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Two pieces for string orchestra

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Two Pieces for String Orchestra have all the charm of Agustí Borgunyó’s language: simplicity, freshness, elegance and direct communication without any kind of speculative interest, with a very Mediterranean air permeating them from the first bar.

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Edition: Printed

    Period 20th Century
    Instruments String orchestra
    Pages 22
    Time 9 min.
    Contents Score
    ISMN 979-0-3502-0710-5
    Remarks The materials are available on hire. Contact with the publisher (info@clivis.cat).
    Edition Printed

    Agustí Borgunyó’s work in the United States as an arranger and director of studio and radio orchestras obliged him to compose mainly for large orchestras, but at home he never stopped composing whatever music he fancied. When he returned to Catalonia, he did not bring with him the works he wrote for radio studios nor his musical arrangements, but he did bring more than 300 works he had composed on his own without any kind of professional commitment. This legacy, now deposited in the Historic Archive of Sabadell, includes more than 30 solo pieces for the piano, dozens of choral works, over 100 songs for vocals and piano, well over one hundred sardanes, half a dozen chamber works, an operetta, two ballets and a dozen orchestral works, including Dues peces per a orquestra de corda (Two Pieces for String Orchestra).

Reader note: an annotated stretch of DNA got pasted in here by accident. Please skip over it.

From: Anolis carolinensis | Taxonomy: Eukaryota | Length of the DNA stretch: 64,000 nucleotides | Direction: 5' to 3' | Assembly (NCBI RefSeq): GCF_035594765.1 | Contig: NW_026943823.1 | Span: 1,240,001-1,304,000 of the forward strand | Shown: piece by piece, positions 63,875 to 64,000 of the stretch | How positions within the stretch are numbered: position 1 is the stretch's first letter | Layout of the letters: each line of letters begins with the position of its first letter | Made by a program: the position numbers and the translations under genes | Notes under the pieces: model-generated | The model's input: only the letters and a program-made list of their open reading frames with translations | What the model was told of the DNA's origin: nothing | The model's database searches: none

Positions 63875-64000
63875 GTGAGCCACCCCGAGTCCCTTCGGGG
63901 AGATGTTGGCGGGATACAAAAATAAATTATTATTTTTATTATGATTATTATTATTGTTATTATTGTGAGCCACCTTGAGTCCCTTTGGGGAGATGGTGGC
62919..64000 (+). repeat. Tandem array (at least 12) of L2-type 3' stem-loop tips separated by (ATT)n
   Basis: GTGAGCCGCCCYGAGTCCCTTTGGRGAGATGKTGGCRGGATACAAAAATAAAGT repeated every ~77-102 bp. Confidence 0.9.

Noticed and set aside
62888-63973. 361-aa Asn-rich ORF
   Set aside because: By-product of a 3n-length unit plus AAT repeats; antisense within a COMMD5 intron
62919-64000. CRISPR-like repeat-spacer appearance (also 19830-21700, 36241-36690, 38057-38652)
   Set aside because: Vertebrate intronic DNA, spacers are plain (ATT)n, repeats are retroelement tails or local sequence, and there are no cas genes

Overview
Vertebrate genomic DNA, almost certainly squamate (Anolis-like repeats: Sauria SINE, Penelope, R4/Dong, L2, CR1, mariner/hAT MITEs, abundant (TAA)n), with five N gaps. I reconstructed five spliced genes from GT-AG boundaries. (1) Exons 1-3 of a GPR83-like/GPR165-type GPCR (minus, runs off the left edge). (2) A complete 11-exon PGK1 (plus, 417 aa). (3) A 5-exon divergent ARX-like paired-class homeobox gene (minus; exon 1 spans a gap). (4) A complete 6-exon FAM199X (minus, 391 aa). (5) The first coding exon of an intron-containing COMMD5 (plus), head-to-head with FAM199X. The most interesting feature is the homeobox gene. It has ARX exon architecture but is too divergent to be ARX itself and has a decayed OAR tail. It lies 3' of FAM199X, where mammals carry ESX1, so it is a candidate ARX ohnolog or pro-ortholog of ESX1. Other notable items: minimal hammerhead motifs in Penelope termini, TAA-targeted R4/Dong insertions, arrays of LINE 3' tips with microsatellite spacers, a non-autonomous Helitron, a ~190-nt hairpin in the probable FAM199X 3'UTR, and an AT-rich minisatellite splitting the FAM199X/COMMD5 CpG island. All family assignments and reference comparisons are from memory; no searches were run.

Two Pieces for String Orchestra – as the score states, composed in 1946, during the period when Borgunyó was musical director of the National Broadcasting Symphony Orchestra – despite being two short pieces, have all the charm of Borgunyó’s language: simplicity, freshness, elegance and direct communication without any kind of speculative interest, with a very Mediterranean air permeating them from the first bar. The first piece, Adagio, is a sweet, intimate, tender and almost religious song. The second, Allegro, in contrast, is an energetic, rhythmic dance, also in a ternary rhythm but this time with a very different character, which plays in a brilliantly original way with the instrumentation. The central part of the work, Meno mosso, recalls the contemplative character of the Adagio but reprises the frenetic dance from the beginning, which it does not leave until a very surprising finale.


    David Puertas

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